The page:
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More signal. Less noise.

Daily briefing.

Anonymous commemorated Guy Fawkes yesterday with a wave of attacks on firms and agencies worldwide. The hacktivists' claims are still being sorted out, but Symantec, VMWare, Telecom Italia, and the UK Ministry of Defense appear to be among the victims.

Co-located virtual machines are found vulnerable to a side-channel attack that steals crypto keys. More VMWare ESX source code is leaked online. North Carolina State researchers find an Android smishing (phishing via SMS) vulnerability. Malware targeting Android (and, surprisingly, Nokia's practically abandoned Symbian OS) becomes more prevalent.

More commentary on belated disclosures of compromises: Coca Cola and Chesapeake Energy concealed successful hacks from investors (apparently at law enforcement's request). Oddly, companies are surprised that laid-off employees would steal data as they're shown the door. The US elections today prompt observers to warn about cyber voting fraud and various election-related phishing capers (and other observers sensibly point out that voting fraud is as old as voting).

Mozilla's Firefox will henceforth enforce HTTPS more stringently. Sophos warns of a vulnerability in its security software and plans to issue a patch later this month.

Australia bucks global trends toward increased BYOD adoption. Canada's Communications Security Establishment says "Made in Canada" is no panacea for network security. A surprising entry into the cyber marketplace occurs in Maryland as armored car company Dunbar announces its expansion into cyber security services. Virtualization and cloud migration feature in IT cost-cutting case studies.

US cyber policy moves closer to public-private collaboration. Germany revives its controversial Internet monitoring effort.

Notes.

Today's issue includes events affecting Australia, Canada, China, Estonia, Germany, India, Republic of Korea, Singapore, United Kingdom, United States..

Cyber Attacks, Threats, and Vulnerabilities

What's up with the Anonymous hackfest? (Network World) Hackers apparently linked to the hactivist group Anonymous today kept up a hacking spree to dump data they said they stole from Symantec, VMware, PayPal, Hyundai, and the U.S. Department of Energy and Transportation, among others. Symantec says it's still "investigating the recent claims made online regarding the security of our networks," and adds that it has found "no evidence that customer information was exposed or impacted," and "will continue to monitor the situation and aggressively investigate these and any related claims." But at least one other security vendor that's looked at the data dumped online says it does seem to be Symantec employee names and password hashes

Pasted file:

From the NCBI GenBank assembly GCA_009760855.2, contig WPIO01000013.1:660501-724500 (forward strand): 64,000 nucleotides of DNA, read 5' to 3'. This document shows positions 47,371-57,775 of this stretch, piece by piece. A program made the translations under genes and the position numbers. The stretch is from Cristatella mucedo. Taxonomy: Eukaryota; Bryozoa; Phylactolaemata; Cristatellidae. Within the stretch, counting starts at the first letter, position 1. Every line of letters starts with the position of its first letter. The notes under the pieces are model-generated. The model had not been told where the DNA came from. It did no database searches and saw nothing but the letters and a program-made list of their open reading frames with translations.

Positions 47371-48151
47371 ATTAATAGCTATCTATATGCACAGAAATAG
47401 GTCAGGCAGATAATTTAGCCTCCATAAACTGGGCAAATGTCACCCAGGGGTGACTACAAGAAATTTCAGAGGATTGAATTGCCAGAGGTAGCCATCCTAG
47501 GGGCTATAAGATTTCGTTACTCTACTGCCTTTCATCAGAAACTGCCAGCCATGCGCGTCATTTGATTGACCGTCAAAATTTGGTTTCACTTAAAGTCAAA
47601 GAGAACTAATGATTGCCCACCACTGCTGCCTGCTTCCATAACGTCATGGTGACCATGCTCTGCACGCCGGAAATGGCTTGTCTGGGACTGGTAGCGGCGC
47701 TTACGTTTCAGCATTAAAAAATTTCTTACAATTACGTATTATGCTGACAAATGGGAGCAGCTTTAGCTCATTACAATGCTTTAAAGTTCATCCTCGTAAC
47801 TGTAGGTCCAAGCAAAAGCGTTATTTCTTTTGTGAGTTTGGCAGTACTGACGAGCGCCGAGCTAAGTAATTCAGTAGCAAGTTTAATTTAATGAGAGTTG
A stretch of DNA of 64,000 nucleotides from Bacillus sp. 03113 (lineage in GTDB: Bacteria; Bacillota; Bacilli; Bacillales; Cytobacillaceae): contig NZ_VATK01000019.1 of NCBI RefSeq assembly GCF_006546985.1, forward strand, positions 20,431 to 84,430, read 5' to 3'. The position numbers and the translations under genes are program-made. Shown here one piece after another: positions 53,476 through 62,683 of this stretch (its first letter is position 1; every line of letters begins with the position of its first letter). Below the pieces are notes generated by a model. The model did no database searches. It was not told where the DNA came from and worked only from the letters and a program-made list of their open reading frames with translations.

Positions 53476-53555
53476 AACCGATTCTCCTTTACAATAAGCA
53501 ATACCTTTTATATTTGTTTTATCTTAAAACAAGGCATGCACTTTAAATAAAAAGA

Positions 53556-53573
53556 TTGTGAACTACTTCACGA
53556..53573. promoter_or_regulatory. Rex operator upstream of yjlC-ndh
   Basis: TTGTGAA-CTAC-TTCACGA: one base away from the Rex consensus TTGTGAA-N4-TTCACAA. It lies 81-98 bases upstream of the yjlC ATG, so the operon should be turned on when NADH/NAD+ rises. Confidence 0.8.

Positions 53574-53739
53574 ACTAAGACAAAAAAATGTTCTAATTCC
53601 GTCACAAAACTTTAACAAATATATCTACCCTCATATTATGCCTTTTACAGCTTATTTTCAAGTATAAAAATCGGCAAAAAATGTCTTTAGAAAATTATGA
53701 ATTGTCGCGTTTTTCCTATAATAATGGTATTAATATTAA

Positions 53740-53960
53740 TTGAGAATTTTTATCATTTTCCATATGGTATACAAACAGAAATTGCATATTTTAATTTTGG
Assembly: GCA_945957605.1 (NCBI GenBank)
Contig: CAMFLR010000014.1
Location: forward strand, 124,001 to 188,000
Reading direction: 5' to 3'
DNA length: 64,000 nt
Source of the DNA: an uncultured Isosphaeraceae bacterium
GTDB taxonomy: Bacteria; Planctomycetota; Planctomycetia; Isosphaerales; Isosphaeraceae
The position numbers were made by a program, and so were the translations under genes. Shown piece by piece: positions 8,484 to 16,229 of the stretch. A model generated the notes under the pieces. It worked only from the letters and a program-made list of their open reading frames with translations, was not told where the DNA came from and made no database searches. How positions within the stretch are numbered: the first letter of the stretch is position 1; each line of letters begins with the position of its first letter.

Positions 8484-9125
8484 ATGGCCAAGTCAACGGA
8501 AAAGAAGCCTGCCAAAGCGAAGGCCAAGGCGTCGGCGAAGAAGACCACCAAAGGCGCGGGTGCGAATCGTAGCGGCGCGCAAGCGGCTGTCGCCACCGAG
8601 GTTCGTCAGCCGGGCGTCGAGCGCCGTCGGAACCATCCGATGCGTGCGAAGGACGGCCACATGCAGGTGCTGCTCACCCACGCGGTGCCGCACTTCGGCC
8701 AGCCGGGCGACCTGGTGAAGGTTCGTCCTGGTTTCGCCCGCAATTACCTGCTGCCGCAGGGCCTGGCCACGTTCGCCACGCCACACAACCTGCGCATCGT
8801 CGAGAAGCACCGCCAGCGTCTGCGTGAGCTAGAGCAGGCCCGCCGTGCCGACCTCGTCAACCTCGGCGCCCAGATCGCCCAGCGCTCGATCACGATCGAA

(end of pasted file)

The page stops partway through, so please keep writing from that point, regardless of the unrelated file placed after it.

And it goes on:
Telecom Italia Hacked by Anonymous, 30,000 Credential Sets Stolen (Softpedia) Anonymous hacktivists claim to have breached the systems of Telecom Italia, Italys largest telecommunications company. The hacktivists have stated that the organizations systems are plagued by over 3,000 vulnerabilities and errors that can be leveraged by third parties to access sensitive information. The hacker say theyve gained access to over 30,000 credential sets, including social security numbers, social insurance numbers and user passwords

Hackers Dump 3,400 Accounts Allegedly Stolen from UK Ministry of Defence Site (Softpedia) The controversial hacker collective known as NullCrew claims to have breached the website of the Queen's Harbour Master (QHM. mod. uk), a domain operated by the United Kingdoms Ministry of Defence

Various Australian sites hacked by Anonymous (E Hacking News) Earlier Today, we have reported that the Australian entertainment site GreekCity hacked by Anonymous. As part of Nov 5 protests, Australia Anonymous hackers has attacked more Australia's websites. The affected sites includes Fremantle Arts Centre

PayPal, Symantec, ImageShack, NBC targeted in hacking spree (Help Net Security) The last few days have witnessed a flurry of activity and data leaks from several hacker groups. Anonymous has leaked VMware's ESX Server kernel source code online, and the veracity of the claim

PayPal Denies It Was Hacked By Anonymous (Dark Reading) Hacktivist group claims multiple breaches on Guy Fawkes Day; NBC, Lady Gaga site defaced

Side-Channel Attack Steals Crypto Key from Co-Located Virtual Machines (Threatpost) Side-channel attacks against cryptography keys have, until now, been limited to physical machines. Researchers have long made accurate determinations about crypto keys by studying anything from variations in power consumption to measuring how long it

VMware ESX Source Code Leaked Online -- Again (Dark Reading) A hacker has made source code for VMware's ESX hypervisor available for download. More source code for VMware's ESX hypervisor technology has been leaked onto the Internet

Android Smishing Vulnerability Found in Android Open Source Project Firmware (Threatpost) A vulnerability discovered in the Android Open Source Project enables malicious applications to send SMS messages without user permission across all recent Android platforms. While no exploits are active in the wild, one could be built that could be at the center of various SMS phishing, or smishing, attacks, said Xuxian Jiang, associate professor in the North Carolina State University computer science department